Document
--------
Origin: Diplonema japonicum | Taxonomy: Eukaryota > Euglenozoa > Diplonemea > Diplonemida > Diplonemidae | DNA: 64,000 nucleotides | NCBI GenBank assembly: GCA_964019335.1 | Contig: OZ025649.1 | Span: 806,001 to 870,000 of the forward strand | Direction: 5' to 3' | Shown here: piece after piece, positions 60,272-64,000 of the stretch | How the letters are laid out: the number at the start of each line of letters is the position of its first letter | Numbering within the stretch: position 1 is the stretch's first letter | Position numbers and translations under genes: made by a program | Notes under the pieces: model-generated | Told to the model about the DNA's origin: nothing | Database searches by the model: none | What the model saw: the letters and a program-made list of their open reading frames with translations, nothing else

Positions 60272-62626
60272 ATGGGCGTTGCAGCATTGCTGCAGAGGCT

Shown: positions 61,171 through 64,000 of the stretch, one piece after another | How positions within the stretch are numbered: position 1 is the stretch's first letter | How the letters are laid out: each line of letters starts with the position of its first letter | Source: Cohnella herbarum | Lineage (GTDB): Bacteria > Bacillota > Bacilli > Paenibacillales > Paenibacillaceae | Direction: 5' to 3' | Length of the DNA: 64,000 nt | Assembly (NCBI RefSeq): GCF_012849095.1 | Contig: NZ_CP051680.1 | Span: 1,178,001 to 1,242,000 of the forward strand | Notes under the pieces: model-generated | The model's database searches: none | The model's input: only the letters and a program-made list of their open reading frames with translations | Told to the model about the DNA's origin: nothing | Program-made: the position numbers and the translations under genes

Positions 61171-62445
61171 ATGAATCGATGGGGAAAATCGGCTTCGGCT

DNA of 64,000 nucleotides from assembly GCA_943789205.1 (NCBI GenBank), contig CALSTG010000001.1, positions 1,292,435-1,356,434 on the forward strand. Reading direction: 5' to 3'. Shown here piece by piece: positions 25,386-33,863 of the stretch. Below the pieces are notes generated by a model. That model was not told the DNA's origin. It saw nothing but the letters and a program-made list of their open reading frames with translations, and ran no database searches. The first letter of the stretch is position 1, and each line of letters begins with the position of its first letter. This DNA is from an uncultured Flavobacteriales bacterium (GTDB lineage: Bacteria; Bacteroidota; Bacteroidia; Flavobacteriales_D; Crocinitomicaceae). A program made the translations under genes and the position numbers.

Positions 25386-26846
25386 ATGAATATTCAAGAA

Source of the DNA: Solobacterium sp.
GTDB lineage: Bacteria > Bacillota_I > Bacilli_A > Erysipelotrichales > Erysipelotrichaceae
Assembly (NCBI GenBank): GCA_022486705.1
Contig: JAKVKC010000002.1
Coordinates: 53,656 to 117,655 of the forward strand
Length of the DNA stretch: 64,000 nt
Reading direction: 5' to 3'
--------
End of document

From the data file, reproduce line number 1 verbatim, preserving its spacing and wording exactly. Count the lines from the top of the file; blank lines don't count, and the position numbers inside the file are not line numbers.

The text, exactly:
Origin: Diplonema japonicum | Taxonomy: Eukaryota > Euglenozoa > Diplonemea > Diplonemida > Diplonemidae | DNA: 64,000 nucleotides | NCBI GenBank assembly: GCA_964019335.1 | Contig: OZ025649.1 | Span: 806,001 to 870,000 of the forward strand | Direction: 5' to 3' | Shown here: piece after piece, positions 60,272-64,000 of the stretch | How the letters are laid out: the number at the start of each line of letters is the position of its first letter | Numbering within the stretch: position 1 is the stretch's first letter | Position numbers and translations under genes: made by a program | Notes under the pieces: model-generated | Told to the model about the DNA's origin: nothing | Database searches by the model: none | What the model saw: the letters and a program-made list of their open reading frames with translations, nothing else